On Tuesday evening, I prayed with our icon of the crucifixion. As I meditated while gazing at the cross, I found myself asking how had everything gone so wrong. There before me was God incarnate hanging lifeless on a cross. As Pilate mockingly asked the crowd last Sunday, I too asked, why? What crime has he committed? None, is the answer, but for some reason there was enough testimony created to justify putting Jesus to death.
As I sat with the crucifixion, I wondered what today’s media would have reported about his crucifixion. Would there have been an air of disbelief over an innocent man being executed? Or, would Jesus have been tried in the court of public opinion until it was proven his death was warranted. I can hear the news stories now. The stories would begin with his innocence and how unfairly he was treated. But then . . . breaking news would come in telling us how really Jesus isn’t so innocent after all. It would be a simple story, perhaps an interview with one of the temple merchants who witnessed Jesus turning over the money changer’s tables. This, they would claim made it clear that Jesus had an anger management problem and had he not been dealt with now, surely he would done physical harm to someone down the road. Then there would be the second story. The story about Jesus inciting a riot earlier in the week and how Jesus was a treasonous soul because he told the crowds there was a kingdom greater than Rome, and a King greater than the emperor.
Yes, by the time Jesus was nailed to the cross, the press would have spun the story so tightly no one today, just like the crowds on Maundy Thursday night, would have been able to see who Jesus really is.
So how has it gone so wrong? I asked again. This time, I realized I was not asking about the crucifixion itself, but the state of the Christianity today? Listening to the media, following the political battles and all that is being said and done in the name of Christ, I have become saddened that the Body of Christ, the Church, has become, not just a house divided, but a body torn apart. All in the name of protecting an unclear image of God.
I find it sad, we haven’t learned anything from John’s story of the crucifixion. The whole reason the Pharisees and the Sadducees worked so hard to condemn Jesus is because they were scared. They were afraid his ministry would upset the delicate balance of tolerance between the practice of Judaism and the laws of the Roman Emperor. They were afraid, if Jesus’ following had gained momentum, their power over the people would be lost. They were afraid, any sign of insurrection would cost them the Temple. ( From their perspective, Jesus had to go because what they had was too precious to loose.) It didn’t matter that God would somehow be lost in the middle of their attempts to save what they thought was their God.
Peter also tried to defend his God. At least when he drew his sword and cut off the ear of the servant, he actually was defending the right God. But Jesus didn’t want to be defended. Instead he quickly rebuked Peter by stating “he who lives by the sword, dies by the sword.” Then healed the servant’s ear.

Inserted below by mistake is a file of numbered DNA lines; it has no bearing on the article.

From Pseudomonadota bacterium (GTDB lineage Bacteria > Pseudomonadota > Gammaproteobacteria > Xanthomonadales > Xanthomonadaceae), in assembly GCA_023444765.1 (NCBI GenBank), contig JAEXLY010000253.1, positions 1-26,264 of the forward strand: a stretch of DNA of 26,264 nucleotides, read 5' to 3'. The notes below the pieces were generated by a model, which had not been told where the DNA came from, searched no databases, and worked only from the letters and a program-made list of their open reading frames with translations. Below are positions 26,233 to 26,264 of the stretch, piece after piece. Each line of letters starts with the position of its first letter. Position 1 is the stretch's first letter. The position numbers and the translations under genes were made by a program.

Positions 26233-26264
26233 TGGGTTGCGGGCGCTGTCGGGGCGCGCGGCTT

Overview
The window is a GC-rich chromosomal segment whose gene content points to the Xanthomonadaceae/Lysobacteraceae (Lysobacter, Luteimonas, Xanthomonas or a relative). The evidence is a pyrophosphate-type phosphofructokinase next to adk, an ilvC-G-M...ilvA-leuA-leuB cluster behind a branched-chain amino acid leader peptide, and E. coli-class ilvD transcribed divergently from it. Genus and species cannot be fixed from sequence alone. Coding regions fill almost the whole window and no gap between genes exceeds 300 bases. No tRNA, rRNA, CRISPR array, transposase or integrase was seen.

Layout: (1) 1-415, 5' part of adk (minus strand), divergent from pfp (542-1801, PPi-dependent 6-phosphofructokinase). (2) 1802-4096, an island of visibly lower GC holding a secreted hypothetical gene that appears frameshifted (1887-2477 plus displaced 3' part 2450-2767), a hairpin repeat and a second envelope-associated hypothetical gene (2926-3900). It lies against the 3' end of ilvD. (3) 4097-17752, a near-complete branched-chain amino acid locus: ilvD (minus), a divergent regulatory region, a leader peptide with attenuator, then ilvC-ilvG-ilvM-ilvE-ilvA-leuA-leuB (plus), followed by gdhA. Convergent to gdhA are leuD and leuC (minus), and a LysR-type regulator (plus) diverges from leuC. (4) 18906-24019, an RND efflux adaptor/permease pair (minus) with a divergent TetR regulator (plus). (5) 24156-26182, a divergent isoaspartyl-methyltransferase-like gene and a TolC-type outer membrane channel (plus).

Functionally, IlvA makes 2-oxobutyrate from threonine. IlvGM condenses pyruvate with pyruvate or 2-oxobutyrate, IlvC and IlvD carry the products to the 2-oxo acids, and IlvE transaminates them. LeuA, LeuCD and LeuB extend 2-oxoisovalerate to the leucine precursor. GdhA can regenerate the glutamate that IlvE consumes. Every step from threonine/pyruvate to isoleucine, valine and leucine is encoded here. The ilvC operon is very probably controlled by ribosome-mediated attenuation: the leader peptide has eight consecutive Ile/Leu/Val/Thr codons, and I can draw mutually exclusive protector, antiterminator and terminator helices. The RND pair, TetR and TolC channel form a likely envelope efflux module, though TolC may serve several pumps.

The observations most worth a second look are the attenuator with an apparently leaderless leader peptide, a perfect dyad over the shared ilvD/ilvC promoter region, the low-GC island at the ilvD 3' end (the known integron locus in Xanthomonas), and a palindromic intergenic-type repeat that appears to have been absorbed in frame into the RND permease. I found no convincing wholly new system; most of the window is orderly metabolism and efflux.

It seems in the midst of the crucifixion, the one person who should have been defending and protecting God was Jesus. But Jesus, never seemed interested in defending Jesus. Yes, he was willing to answer Pilot’s questions, he was willing to proclaim the Kingdom and his divine authority. It appears throughout his capture and trial, Jesus was less interested in defending himself or protecting God, but more interested in being the incarnation even as he faced execution.
For some reason, as a nation, we have become more concerned with defending God than we are with being God. As a community of faith we are called to be the Body of Christ, to live, not preach the Gospel. And every time we choose to defend or protect God, instead being the Body of Christ, Jesus gets lost in the equation. I find it difficult to understand how we can say we believe in a God who ate with prostitutes and tax collectors and yet we are unwilling to respect the dignity of others because it offends one’s relationship with Christ. I find it hard to believe that some believe their faith is so delicate that it cannot survive people who love differently than they do, worship differently than they do, believe differently than they do. Because every time we fall into the trap of needing to defend or protect our faith, we become like the Pharisees, the Sadducees and everyone else in the crowd who joined in the condemning of Jesus.
This evening as we move into the final hours of waiting for the resurrection, I ask you to remember. Christ does not need to be protected. Christ does not need us to defend him. For doing these things we only condemn him in the end. What Christ needs from us is to be the Body of Christ to the world, by loving our neighbor as ourselves and by respecting the dignity of every human being.